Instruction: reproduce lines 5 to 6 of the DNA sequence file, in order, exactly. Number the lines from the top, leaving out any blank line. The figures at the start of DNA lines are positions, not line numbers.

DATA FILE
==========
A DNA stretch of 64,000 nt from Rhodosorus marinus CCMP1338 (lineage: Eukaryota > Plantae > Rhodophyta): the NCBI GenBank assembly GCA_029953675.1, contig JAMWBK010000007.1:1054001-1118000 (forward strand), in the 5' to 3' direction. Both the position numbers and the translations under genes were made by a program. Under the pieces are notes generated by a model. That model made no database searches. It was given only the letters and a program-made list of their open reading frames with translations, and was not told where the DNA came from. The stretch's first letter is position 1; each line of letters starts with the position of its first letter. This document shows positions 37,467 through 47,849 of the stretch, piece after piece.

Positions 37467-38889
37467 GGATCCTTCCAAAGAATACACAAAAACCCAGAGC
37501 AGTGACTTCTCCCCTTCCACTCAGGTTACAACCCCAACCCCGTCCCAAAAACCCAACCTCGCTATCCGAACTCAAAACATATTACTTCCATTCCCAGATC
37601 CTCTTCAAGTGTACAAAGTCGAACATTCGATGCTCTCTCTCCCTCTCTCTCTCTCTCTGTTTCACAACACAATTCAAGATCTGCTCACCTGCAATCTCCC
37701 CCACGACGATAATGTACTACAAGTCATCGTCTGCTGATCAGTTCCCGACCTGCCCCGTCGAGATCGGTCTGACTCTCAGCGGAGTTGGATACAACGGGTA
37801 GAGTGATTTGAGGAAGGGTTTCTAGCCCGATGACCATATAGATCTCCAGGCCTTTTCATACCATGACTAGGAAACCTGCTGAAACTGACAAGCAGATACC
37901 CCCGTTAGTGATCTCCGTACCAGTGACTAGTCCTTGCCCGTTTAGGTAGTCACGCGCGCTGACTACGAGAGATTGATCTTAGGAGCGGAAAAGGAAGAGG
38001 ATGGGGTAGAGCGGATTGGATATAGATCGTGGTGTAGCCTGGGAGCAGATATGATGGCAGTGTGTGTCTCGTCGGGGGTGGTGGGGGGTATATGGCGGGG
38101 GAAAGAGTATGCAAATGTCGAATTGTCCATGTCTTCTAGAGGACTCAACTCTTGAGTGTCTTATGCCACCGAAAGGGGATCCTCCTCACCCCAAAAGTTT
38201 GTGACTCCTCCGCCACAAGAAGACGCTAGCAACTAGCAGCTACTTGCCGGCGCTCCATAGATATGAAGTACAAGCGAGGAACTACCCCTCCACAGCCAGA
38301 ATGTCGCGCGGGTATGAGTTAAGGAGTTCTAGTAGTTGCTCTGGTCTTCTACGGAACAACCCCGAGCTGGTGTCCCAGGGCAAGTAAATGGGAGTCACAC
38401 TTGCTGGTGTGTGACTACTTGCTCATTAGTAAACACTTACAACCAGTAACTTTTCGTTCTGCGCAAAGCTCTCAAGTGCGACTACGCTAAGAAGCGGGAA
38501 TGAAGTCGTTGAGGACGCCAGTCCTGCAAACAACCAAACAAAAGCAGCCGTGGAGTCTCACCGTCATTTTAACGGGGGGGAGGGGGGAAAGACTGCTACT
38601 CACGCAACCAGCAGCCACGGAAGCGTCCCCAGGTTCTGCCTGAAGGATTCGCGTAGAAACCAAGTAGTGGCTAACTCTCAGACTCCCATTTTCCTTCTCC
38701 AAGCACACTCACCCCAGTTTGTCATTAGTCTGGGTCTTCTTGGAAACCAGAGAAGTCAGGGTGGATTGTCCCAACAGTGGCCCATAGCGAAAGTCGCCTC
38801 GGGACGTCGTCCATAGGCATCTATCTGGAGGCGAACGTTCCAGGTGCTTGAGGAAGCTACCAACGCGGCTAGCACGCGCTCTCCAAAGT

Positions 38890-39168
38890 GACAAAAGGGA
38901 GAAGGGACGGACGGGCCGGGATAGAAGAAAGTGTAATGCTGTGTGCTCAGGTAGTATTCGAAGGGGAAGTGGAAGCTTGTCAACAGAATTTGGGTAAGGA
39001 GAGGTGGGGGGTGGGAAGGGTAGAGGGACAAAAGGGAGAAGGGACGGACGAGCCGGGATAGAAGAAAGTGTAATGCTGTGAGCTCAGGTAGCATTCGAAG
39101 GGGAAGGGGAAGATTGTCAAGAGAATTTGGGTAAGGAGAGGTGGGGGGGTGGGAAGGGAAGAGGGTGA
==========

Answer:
37601 CTCTTCAAGTGTACAAAGTCGAACATTCGATGCTCTCTCTCCCTCTCTCTCTCTCTCTGTTTCACAACACAATTCAAGATCTGCTCACCTGCAATCTCCC
37701 CCACGACGATAATGTACTACAAGTCATCGTCTGCTGATCAGTTCCCGACCTGCCCCGTCGAGATCGGTCTGACTCTCAGCGGAGTTGGATACAACGGGTA